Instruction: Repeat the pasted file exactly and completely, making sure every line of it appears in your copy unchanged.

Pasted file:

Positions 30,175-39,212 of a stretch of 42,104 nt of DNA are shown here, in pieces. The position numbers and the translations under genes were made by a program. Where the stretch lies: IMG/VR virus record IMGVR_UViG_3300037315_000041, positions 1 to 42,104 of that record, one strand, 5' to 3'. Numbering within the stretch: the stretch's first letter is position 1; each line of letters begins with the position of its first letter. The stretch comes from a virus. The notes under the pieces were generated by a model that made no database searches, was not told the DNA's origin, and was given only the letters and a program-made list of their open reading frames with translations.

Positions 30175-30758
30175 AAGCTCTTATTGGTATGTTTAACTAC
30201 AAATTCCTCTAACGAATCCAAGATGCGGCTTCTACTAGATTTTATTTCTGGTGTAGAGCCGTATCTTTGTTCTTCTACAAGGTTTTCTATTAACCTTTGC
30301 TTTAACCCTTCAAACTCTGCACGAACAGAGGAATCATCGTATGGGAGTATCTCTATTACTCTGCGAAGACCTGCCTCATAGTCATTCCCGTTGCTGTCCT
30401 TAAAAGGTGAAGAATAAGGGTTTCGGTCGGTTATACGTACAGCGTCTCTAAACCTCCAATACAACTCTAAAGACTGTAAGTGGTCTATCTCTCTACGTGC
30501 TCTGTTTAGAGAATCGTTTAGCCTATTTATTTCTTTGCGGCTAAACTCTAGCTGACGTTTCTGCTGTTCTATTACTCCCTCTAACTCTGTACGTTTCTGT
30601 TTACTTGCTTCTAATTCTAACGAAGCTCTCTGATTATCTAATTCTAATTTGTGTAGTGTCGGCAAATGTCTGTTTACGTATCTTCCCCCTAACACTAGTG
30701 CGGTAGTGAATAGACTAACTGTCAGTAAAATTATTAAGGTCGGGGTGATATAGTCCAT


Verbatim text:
Positions 30,175-39,212 of a stretch of 42,104 nt of DNA are shown here, in pieces. The position numbers and the translations under genes were made by a program. Where the stretch lies: IMG/VR virus record IMGVR_UViG_3300037315_000041, positions 1 to 42,104 of that record, one strand, 5' to 3'. Numbering within the stretch: the stretch's first letter is position 1; each line of letters begins with the position of its first letter. The stretch comes from a virus. The notes under the pieces were generated by a model that made no database searches, was not told the DNA's origin, and was given only the letters and a program-made list of their open reading frames with translations.

Positions 30175-30758
30175 AAGCTCTTATTGGTATGTTTAACTAC
30201 AAATTCCTCTAACGAATCCAAGATGCGGCTTCTACTAGATTTTATTTCTGGTGTAGAGCCGTATCTTTGTTCTTCTACAAGGTTTTCTATTAACCTTTGC
30301 TTTAACCCTTCAAACTCTGCACGAACAGAGGAATCATCGTATGGGAGTATCTCTATTACTCTGCGAAGACCTGCCTCATAGTCATTCCCGTTGCTGTCCT
30401 TAAAAGGTGAAGAATAAGGGTTTCGGTCGGTTATACGTACAGCGTCTCTAAACCTCCAATACAACTCTAAAGACTGTAAGTGGTCTATCTCTCTACGTGC
30501 TCTGTTTAGAGAATCGTTTAGCCTATTTATTTCTTTGCGGCTAAACTCTAGCTGACGTTTCTGCTGTTCTATTACTCCCTCTAACTCTGTACGTTTCTGT
30601 TTACTTGCTTCTAATTCTAACGAAGCTCTCTGATTATCTAATTCTAATTTGTGTAGTGTCGGCAAATGTCTGTTTACGTATCTTCCCCCTAACACTAGTG
30701 CGGTAGTGAATAGACTAACTGTCAGTAAAATTATTAAGGTCGGGGTGATATAGTCCAT